• Hana’s communication with the PHR-I physician who is supposed to follow up closely on her health - is very limited. For example, when Shalabi asked to see the PHR-I physician last week, the Prison Service did not inform the physician of this request.
• The results of Shalabi’s blood tests, as communicated to the PHR-I physician last week, over a phone call with the Chief Medical Officer for the Prison Service, were found to be different from the printed results, which were sent from the lab and given to the PHR physician to review physically today. The results conveyed presented a different medical picture than that which actually existed in reality.
• It seems that the question of force-feeding has not been ruled out, and that the discussion of this matter continues in the Prison Service Ethics Committee.
• It appears that an attempt is being made to undermine Shalabi’s faith in the independent physician by presenting her with incorrect information. In the course of the physician’s examination today, Shalabi indicated that she had been told by the Prison Service representatives that the PHR independent physician had given the blood tests to the Prison Service, and that she did not wish to take them herself.
Physicians For Human Rights again expresses extreme concern for Hana Shalabi’s life. The organization expresses its dismay at the fact that medical teams are still considering the possibility of force-feeding her, despite the fact that international treaties prohibit this.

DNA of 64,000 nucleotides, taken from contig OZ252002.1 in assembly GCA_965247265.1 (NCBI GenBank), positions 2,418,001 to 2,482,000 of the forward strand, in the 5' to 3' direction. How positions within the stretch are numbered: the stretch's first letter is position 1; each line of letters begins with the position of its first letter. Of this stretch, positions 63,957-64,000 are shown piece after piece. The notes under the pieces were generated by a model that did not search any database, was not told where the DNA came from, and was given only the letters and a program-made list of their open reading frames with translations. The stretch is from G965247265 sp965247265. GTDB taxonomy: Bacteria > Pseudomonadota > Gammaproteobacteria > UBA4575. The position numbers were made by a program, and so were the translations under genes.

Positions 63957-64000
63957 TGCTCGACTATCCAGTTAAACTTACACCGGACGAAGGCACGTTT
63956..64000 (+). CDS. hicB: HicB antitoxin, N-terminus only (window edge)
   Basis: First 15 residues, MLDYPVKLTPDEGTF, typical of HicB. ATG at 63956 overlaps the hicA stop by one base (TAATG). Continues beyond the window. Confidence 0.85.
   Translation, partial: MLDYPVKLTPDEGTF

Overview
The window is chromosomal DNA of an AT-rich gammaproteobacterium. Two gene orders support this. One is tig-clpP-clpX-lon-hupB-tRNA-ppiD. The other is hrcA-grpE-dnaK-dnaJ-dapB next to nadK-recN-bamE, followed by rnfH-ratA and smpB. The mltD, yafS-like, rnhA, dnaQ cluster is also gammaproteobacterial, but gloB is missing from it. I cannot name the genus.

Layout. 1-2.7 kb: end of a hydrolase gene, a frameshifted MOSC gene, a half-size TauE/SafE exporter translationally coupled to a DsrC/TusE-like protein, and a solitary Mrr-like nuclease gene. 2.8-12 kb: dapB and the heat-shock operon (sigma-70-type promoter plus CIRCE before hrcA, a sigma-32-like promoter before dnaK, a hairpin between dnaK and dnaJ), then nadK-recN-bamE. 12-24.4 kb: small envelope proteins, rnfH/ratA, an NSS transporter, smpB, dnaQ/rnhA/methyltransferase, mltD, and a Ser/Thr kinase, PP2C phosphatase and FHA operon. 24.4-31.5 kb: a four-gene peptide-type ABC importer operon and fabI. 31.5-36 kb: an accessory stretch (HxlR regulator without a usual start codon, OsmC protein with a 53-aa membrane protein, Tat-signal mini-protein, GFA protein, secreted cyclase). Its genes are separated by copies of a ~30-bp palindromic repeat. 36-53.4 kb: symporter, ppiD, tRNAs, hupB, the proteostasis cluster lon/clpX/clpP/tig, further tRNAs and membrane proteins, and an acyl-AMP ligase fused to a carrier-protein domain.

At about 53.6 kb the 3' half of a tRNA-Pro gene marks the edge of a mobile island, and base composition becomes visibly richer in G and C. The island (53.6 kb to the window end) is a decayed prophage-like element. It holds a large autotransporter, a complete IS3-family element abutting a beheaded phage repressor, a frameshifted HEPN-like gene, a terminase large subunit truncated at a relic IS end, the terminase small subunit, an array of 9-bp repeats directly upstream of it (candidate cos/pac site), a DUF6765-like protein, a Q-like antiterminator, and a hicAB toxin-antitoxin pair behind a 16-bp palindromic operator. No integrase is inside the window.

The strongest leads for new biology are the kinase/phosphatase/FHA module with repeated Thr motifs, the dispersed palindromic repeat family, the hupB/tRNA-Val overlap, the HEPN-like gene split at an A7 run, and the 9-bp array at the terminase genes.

The organization calls upon the local and the international community to act immediately and intervene for the release of Shalabi, and to act to end Israel’s use of administrative detention.
For reports of prior examinations by the PHR physician see: March 13th.
On 23 February 2012 an administrative detention order for six months was issued for Ms. Hana Shalabi. On 29 February there was a hearing regarding her detention in Ofer military court. On 4 March the military court decided to reduce the detention period from six to four months, but without promising to extend or renew it. As a result, Ms. Hana Shalabi announced she would continue to hunger strike until her release. On 7 March, an appeal hearing regarding the court's decision was held at Ofer, and the military judge ordered the parties to try and reach a compromise by Sunday 11 March, but no agreement has yet been reached.
Administrative detainees' protests are growing. Two additional administrative detainees, Bilal Diab and Thair Halahleh declared hunger strikes on 1 March, which they claim will continue until their release from administrative detention. On 3 March, two other administrative detainees declared hunger strikes until their release. Since the beginning of March, a number of administrative detainees have refused to acknowledge the military court and refused to participate in legal hearings of their cases. Due to Israel's use of administrative detention, and the unwillingness of the military court to interfere in this practice, a hunger strike serves as a non-violent and the sole tool available to administrative detainees to protest and fight for their basic human rights.
Approximately 309 Palestinians are currently held in administrative detention in Israeli prisons. Administrative detention allows Israel to hold detainees for indefinitely renewable six-month periods. The arrest is granted on the basis of “secret information” and without a public indictment. Therefore, administrative detainees and their lawyers cannot defend against these allegations in court.